In February, Obama proposed his own climate change initiative and just last week his administration declared that climate-warming emissions are a danger to human health -- a move toward regulating the pollutants under the Clean Air Act.

But the proposal circulated on Capitol Hill by Waxman and Representative Edward Markey would establish a new "cap and trade" regime for reducing emissions of carbon dioxide and other harmful greenhouse gases separately from the Clean Air Act. Proponents think it would be a more targeted way of limiting emissions.

In a cap and trade system, owners of power plants and other industries that emit carbon dioxide would need permits for every ton they emit. Unused permits could be sold to other companies, but overall emissions would gradually drop.

83 PERCENT REDUCTION BY 2050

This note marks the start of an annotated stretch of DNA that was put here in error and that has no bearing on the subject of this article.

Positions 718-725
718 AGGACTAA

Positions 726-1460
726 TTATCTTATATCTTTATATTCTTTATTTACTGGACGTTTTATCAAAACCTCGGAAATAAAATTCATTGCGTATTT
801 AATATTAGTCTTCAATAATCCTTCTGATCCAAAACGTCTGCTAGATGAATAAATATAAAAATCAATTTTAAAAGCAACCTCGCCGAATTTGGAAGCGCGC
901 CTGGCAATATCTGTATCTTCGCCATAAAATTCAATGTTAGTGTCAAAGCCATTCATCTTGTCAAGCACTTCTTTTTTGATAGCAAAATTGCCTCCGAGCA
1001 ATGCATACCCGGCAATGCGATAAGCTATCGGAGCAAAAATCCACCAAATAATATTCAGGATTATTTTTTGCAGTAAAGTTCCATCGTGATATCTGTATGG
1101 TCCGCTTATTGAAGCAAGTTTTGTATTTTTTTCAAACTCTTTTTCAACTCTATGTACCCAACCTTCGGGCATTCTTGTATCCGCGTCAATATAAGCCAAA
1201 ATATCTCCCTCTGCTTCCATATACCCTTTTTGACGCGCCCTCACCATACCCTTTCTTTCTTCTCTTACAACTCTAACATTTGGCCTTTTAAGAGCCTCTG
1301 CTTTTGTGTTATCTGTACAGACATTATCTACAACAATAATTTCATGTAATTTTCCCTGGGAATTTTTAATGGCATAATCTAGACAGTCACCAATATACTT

Under the Waxman-Markey proposal that uses 2005 as a base year, U.S. carbon emissions would have to be reduced by 20 percent by 2020, 42 percent by 2030 and 83 percent by 2050. Those goals are somewhat more aggressive than timetables Obama proposed.

The deep economic recession the United States is going through makes enacting a climate control bill all the harder.

Republicans, who will oppose the legislation in the House, have been eager to point out that at least in the short term, energy prices will rise, hitting consumers and resulting in more domestic job losses.

"Tuesday's cap and trade bill marks a triumph of fear over good sense and science and it couldn't come at a worse time because it proposes to save the planet by sacrificing the economy," said Representative Joe Barton, the senior Republican on the energy and commerce panel.

But Markey, who chairs a special committee to deal with global warming problems, countered: "We will create jobs by the millions, save money by the billions, and unleash energy investment by the trillions."

REBATES AND OFFSETS

Among the proposals aimed at protecting domestic industries are "rebates" to help them compete with overseas companies and up to 2 billion metric tons annually in "offsets" they could claim along with buying permits that push them to emit fewer greenhouse gases. The provision could be particularly important to heavy industry, such as steel, cement and glass.